Tom McFeely is the National Catholic Register’s News Editor. He lives in British Columbia.
Only hours after President Bush hailed a bipartisan agreement, the U.S. House of Representatives rejected a bill providing up to $700 billion to the battered U.S. financial system.
Speaking at the White House this morning, President George W. Bush called the bailout bill “an extraordinary agreement to deal with an extraordinary problem,” CNN reported.
Bush’s initial bailout proposal last week encountered heavy resistance from House Republicans, who objected to the use of taxpayer money to rescue Wall Street from its own mistakes.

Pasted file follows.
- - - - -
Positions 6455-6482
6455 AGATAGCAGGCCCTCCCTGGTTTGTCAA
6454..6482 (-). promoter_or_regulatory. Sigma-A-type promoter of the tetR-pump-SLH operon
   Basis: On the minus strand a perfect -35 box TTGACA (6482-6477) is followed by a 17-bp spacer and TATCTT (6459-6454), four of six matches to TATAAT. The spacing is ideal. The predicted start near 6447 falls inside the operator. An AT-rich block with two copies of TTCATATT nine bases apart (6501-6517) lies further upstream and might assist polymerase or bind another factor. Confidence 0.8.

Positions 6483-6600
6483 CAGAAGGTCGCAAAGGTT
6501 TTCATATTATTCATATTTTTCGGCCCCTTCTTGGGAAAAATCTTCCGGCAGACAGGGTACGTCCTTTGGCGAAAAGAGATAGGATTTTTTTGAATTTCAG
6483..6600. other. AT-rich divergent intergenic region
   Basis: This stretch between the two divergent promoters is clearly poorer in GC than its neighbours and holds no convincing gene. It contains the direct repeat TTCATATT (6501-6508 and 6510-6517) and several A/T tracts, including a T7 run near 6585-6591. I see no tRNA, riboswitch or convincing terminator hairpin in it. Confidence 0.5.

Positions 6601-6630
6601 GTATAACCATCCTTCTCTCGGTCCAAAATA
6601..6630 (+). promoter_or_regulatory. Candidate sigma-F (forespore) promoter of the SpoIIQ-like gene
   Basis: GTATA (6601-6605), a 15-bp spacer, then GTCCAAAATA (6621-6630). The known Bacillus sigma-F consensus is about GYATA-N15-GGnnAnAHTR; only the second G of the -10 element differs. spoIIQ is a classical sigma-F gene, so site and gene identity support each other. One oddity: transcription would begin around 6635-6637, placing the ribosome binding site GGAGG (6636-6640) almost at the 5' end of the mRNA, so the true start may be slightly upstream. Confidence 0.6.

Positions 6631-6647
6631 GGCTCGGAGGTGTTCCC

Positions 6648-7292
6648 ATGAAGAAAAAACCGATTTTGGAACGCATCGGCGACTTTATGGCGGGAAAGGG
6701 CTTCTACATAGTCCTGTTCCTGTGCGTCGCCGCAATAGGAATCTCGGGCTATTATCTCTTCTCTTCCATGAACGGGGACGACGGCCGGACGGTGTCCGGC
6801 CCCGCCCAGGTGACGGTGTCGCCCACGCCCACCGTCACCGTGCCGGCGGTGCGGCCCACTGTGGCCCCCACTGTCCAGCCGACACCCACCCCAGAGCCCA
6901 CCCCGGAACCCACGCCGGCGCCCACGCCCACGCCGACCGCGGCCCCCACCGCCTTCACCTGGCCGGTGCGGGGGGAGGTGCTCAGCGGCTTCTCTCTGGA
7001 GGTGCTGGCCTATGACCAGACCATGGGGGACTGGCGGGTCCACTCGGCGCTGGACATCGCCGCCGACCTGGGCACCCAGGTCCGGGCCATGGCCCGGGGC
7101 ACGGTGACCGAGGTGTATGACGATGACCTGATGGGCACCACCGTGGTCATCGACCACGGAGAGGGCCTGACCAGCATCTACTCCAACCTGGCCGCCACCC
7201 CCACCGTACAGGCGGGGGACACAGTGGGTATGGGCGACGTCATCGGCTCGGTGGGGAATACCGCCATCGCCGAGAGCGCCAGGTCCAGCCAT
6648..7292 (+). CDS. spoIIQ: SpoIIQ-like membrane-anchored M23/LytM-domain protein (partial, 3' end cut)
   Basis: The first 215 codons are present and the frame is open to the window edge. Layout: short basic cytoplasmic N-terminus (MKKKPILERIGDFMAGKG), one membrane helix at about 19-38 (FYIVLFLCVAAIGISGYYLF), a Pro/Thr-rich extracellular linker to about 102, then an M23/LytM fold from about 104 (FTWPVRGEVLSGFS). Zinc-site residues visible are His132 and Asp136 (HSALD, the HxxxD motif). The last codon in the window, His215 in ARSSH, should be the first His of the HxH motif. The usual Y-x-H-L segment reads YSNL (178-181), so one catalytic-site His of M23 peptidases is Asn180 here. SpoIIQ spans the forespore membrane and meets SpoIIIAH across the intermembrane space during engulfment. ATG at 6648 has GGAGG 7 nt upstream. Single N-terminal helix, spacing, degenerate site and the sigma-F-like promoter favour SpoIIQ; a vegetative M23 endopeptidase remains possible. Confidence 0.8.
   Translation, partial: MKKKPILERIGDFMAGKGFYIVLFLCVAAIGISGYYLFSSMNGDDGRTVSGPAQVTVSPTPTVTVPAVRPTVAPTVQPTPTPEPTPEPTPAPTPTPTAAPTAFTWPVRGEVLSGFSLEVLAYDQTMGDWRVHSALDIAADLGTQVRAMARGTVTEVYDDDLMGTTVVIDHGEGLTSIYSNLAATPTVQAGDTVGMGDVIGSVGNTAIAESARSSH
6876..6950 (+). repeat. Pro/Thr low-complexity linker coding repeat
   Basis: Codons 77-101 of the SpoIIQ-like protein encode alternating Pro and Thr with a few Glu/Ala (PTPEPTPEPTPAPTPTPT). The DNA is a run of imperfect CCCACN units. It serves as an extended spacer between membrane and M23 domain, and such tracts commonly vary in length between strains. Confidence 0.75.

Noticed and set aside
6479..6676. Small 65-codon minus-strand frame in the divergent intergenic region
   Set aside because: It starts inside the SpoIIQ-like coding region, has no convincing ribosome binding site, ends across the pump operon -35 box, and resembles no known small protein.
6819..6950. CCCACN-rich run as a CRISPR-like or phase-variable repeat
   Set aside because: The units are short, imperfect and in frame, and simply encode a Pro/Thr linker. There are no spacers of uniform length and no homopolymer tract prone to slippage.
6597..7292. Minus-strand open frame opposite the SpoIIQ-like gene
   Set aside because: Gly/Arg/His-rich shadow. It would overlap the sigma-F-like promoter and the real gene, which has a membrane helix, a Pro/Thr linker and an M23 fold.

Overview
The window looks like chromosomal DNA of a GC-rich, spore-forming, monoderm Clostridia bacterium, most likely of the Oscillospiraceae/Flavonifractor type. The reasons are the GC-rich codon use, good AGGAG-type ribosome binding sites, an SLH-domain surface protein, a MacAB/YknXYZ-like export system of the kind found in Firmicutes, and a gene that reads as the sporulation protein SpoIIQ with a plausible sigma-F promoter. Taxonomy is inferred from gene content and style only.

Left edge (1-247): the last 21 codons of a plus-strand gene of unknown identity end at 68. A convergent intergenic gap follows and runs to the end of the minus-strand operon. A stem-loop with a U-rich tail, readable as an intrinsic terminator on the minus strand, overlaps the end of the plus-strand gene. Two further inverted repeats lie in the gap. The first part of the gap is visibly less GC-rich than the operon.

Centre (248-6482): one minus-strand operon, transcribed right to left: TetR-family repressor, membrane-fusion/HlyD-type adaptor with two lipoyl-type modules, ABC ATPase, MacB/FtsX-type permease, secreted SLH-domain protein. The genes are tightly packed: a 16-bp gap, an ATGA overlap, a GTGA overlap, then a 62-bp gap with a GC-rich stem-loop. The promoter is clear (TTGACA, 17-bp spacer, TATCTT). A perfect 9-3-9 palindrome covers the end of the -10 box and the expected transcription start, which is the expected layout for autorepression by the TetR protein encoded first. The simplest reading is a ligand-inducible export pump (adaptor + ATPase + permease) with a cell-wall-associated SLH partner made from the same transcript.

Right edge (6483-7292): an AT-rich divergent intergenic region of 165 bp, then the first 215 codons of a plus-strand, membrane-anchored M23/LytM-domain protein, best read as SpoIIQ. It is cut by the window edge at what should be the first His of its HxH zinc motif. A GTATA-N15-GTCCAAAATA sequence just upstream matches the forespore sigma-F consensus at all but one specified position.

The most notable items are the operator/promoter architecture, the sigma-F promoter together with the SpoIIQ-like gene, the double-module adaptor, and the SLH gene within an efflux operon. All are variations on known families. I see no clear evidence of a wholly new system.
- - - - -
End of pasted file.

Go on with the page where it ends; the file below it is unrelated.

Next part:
But after the proposed bill was modified Sunday to address some of their concerns, House Republican leaders agreed to join in bipartisan support of the bill.
But Republican support for the bill eroded after House Speaker Nancy Pelosi delivered a highly partisan speech during the bill’s debate.
Pelosi said the $700-billion bailout package is “only a part of the cost of the failed Bush economic policies — policies that were built on budget recklessness ... combined with an anything goes economic policy, [that] have taken us to where we are today.”
In the wake of the House vote against the bailout bill, the Dow Jones industrial average plummeted 777 points, the biggest single-day point loss ever.
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